Chapter 1 - Introduction To Anthropology Flashcards Preview

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Savanna

(Also spelled Savannah) A large flat grassland was scattered trees and shrubs. Savannas are found in many regions of the world with dry and warm to hot climates.

1

Hominins (hominid)

Colloquial term for members of the evolutionary group that includes modern humans and now extinct bipedal relatives.

2

Species

A group of organisms that can interbreed to produce fertile offspring. Members of one species are reproductively isolated from members of all other species (I.e., they cannot mate with them to produce fertile offspring)

3

Bipedally

On 2 feet; walking habitually on two legs

4

Anthropology

The field of inquiry that studies human culture and evolutionary aspects of human biology; includes cultural anthropology, archaeology, linguistics, and physical, or biological, anthropology.

5

Primates

Members of the mammalian order Primates (pronounced "pry-may'-tees), which includes lemurs, lorises, tarsiers, monkeys, apes, and humans.

6

Evolution

A change in the genetic structure of a population. The term is also frequently used to refer to the appearance of a new species.

7

Adaptation

An anatomical, physiological, or behavioral response of organisms or populations to the environment. Adaptations result from evolutionary change (specifically, as a result of natural selection)

8

genetic

Having to do with the study of gene structure and action and the patterns of inheritance of traits from parent to offspring. Genetic mechanisms are the foundation for evolutionary change.

9

Behavior

Anything organisms do that involves action in response to internal or external stimuli; the response of an individual, group, or species to its environment. Such responses may or may not be deliberate, and they aren't necessarily the result of conscious decision making (which is absent in single-celled organisms, insects, and many other species).

10

Continuum

A set of relationships in which all components fall along a single integrated spectrum (for example, color). All life reflects a single biological continuum.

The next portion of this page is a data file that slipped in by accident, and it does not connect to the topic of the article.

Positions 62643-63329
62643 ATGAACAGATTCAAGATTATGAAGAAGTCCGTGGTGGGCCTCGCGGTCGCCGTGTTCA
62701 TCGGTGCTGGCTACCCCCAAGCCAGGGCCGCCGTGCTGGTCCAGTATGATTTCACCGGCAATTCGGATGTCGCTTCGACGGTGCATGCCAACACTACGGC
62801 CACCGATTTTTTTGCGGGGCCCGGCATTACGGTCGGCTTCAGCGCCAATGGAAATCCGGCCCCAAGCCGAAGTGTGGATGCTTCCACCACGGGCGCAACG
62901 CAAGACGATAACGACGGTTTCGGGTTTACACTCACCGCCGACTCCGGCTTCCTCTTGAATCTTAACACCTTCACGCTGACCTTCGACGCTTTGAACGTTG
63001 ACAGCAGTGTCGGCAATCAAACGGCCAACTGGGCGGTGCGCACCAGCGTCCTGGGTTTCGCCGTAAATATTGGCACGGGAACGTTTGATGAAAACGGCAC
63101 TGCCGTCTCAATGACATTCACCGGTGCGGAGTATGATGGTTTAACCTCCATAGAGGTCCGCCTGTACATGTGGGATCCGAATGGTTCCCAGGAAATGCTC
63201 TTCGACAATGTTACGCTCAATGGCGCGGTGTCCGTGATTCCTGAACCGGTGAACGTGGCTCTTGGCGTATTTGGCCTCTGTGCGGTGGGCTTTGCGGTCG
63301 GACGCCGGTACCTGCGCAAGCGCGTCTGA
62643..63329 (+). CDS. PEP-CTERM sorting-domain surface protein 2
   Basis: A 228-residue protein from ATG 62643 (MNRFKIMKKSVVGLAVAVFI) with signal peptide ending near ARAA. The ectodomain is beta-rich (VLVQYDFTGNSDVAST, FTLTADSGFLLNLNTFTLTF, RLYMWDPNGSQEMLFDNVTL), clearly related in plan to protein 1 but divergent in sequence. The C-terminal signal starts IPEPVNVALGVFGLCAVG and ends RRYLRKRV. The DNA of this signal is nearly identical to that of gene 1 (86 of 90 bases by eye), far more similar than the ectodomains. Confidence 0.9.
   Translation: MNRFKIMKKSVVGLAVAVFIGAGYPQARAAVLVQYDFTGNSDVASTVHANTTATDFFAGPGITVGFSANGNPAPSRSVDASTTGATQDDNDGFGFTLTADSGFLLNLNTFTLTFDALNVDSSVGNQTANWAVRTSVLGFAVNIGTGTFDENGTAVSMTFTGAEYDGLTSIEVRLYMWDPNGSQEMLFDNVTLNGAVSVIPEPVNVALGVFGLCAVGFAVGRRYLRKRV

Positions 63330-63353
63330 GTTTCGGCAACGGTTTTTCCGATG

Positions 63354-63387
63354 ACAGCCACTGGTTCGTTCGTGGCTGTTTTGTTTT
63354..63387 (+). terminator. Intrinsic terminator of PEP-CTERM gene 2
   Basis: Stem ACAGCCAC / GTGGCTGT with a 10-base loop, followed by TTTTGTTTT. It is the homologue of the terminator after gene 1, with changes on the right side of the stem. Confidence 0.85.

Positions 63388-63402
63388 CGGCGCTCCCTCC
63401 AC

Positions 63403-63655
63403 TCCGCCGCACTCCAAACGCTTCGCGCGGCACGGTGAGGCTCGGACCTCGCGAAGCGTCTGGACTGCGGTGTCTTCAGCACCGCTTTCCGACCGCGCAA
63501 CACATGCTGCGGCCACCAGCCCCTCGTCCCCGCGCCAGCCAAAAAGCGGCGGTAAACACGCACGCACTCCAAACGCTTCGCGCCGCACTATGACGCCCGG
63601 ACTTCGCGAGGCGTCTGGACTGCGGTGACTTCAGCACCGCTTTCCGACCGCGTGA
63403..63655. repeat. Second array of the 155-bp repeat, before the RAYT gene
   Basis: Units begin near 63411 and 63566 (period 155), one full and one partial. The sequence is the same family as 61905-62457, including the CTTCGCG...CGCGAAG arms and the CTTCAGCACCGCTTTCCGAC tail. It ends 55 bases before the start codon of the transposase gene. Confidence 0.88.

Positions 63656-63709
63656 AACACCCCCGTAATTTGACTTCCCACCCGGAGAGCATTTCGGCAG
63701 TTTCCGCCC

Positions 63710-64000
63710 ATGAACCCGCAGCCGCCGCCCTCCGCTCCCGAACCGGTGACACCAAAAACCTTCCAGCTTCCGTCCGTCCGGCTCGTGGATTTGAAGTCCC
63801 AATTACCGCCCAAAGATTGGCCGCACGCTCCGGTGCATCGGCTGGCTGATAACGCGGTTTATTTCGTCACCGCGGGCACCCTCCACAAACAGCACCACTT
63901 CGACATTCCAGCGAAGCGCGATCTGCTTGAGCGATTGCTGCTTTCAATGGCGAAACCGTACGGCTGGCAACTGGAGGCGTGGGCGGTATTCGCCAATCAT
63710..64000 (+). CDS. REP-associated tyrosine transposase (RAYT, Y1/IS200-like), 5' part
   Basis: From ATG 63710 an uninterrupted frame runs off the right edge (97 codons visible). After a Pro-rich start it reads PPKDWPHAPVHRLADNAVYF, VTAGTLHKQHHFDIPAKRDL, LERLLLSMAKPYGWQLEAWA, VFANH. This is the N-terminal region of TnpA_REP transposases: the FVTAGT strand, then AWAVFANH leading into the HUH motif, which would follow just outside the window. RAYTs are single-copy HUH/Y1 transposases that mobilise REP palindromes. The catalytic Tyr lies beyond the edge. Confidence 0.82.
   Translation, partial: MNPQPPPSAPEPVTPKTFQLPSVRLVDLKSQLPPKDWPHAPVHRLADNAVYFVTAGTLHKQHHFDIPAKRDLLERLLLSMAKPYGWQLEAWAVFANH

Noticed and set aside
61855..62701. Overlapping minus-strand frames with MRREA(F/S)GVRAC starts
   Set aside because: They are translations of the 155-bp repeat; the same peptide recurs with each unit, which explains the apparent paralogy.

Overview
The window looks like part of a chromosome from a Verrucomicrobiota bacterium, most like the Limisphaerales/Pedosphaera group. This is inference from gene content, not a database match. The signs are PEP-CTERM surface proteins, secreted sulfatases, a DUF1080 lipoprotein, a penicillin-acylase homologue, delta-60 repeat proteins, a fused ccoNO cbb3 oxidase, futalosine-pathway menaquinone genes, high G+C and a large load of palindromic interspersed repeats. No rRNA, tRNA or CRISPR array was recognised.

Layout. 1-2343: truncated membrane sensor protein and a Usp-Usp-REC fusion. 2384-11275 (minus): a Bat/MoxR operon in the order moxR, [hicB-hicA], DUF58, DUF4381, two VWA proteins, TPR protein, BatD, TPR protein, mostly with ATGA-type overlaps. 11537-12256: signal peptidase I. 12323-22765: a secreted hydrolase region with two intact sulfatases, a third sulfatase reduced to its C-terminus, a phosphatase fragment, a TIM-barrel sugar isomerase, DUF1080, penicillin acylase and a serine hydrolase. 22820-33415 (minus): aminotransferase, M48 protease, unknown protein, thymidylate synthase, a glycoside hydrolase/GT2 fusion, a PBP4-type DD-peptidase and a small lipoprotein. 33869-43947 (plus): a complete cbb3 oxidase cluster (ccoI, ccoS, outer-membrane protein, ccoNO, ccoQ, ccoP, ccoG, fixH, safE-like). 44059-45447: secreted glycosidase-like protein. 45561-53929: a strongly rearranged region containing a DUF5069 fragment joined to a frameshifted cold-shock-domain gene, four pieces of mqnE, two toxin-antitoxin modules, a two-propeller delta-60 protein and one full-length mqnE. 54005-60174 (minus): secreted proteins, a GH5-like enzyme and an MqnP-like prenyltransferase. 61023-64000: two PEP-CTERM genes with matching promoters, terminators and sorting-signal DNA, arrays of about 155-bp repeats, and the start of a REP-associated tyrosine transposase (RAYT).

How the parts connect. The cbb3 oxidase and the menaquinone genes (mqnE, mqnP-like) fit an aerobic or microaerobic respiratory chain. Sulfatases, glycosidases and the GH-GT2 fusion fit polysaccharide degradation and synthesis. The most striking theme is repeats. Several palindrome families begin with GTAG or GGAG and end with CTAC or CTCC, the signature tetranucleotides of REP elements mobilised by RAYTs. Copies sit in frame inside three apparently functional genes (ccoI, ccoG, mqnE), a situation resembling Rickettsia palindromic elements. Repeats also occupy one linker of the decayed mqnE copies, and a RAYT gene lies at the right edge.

11

Culture

Behavioral aspects of human adaptation, including technology, traditions, language, religion, marriage patterns, and social roles. Culture is a set of learned behaviors transmitted from one generation to the next by nonbiological (I. E., Nongenetic) means.

12

Worldview

General cultural orientation or perspective shared by members of a society.

13

Bio cultural evolution

The mutual interactive evolution of human biology and culture; The concept that biology makes culture possible and that developing culture influences the direction of biological evolution; a basic concept and understanding the components of human evolution.

14

What are the four main subfields of anthropology?

1. Cultural or social anthropology 2. Archaeology 3. Linguistic anthropology 4. Physical or biological anthropology

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Applied anthropology

The practical application of anthropological and archaeological theories and techniques. For example, many biological anthropologists work in the public health sector'

16

Ethnographies

Detailed descriptive studies of human societies. In cultural anthropology, an ethnography is traditionally the study of a non-Western society.

17

Artifacts

Objects and materials made or modified for use by hominins. the earliest artifacts are usually tools made of stone or, occasionally, bone.

18

Paleo anthropology

The interdisciplinary approach to the study of earlier hominins-- their chronology, physical structure, archaeological remains, habitats, and so on.

19

Osteology

The study of skeletal material. Human osteology focuses on the interpretation of the skeletal remains from archaeological sites, skeletal anatomy, bone physiology, and growth and development. Some of the same techniques are used in paleoanthropology study early hominins.

20

Bio archaeology

The study of skeletal remains from archaeological sites

21

Paleo pathology

The branch of osteology that studies the evidence of disease and injury in human skeletal (or, occasionally, mummified) remains from archaeological sites.

22

Forensic Anthropology

An applied anthropological approach dealing with legal matters. Forensic anthropologists work with coroners and others in identifying and analyzing human remains.

23

Science

A Body of knowledge gained through observation and experimentation; from the Latin sciencia, meaning "knowledge."

24

hypothesis (hypotheses)

Provisional explanation of a phenomenon. hypotheses require verification or falsification through testing.

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Empirical

Relying on experiment or observation; from the Latin impiricus, meaning "experienced"

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Scientific method

An approach to research whereby a problem is identified, a hypothesis (provisional explanation) is stated, and that hypothesis is tested by collecting and analyzing data.

27

Data (datum)

Facts from which conclusions can be drawn; scientific information.

28

Quantitatively

Pertaining to measurements of quantity and including such properties as size, number, and capacity. When data are quantified, they're expressed numerically and can be tested statistically.

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Theory

A broad statement of scientific relationships or underlying principles that has been substantially verified through the testing of hypotheses.